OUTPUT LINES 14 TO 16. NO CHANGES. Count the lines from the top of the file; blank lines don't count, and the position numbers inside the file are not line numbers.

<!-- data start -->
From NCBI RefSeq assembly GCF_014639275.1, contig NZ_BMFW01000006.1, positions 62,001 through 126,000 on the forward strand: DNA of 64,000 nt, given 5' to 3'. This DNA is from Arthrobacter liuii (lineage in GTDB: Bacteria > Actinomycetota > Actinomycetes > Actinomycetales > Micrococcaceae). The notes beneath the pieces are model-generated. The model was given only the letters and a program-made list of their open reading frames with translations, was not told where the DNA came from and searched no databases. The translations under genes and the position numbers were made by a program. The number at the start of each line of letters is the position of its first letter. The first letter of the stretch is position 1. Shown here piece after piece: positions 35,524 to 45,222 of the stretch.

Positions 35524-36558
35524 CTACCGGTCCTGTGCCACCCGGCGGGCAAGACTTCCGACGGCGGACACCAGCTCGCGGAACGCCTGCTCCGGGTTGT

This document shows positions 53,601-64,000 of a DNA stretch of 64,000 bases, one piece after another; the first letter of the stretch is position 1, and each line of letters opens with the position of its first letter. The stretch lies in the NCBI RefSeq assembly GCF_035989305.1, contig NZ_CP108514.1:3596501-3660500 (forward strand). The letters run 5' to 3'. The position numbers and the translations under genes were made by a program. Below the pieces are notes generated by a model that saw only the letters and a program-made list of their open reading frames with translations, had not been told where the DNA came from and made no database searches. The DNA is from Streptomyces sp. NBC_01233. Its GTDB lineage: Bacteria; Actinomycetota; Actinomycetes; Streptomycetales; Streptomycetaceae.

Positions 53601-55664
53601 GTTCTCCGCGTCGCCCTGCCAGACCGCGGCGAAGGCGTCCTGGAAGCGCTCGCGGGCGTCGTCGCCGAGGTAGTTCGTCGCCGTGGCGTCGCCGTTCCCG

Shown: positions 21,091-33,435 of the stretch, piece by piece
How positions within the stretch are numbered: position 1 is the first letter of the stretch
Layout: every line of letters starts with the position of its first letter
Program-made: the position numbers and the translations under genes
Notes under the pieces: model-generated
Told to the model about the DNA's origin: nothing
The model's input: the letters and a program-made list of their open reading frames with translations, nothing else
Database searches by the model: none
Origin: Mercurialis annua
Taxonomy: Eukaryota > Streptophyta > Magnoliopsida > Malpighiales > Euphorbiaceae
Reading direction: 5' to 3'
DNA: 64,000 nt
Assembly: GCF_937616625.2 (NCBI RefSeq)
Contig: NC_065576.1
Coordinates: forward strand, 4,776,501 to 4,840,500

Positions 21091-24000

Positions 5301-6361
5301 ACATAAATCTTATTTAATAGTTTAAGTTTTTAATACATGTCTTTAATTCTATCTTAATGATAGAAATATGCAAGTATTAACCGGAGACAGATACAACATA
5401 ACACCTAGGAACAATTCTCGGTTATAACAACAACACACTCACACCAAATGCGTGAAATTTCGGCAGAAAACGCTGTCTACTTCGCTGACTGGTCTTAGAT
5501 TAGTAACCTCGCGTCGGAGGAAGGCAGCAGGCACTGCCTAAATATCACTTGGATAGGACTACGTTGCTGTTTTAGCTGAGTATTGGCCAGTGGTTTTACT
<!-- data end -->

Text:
Database searches by the model: none
Origin: Mercurialis annua
Taxonomy: Eukaryota > Streptophyta > Magnoliopsida > Malpighiales > Euphorbiaceae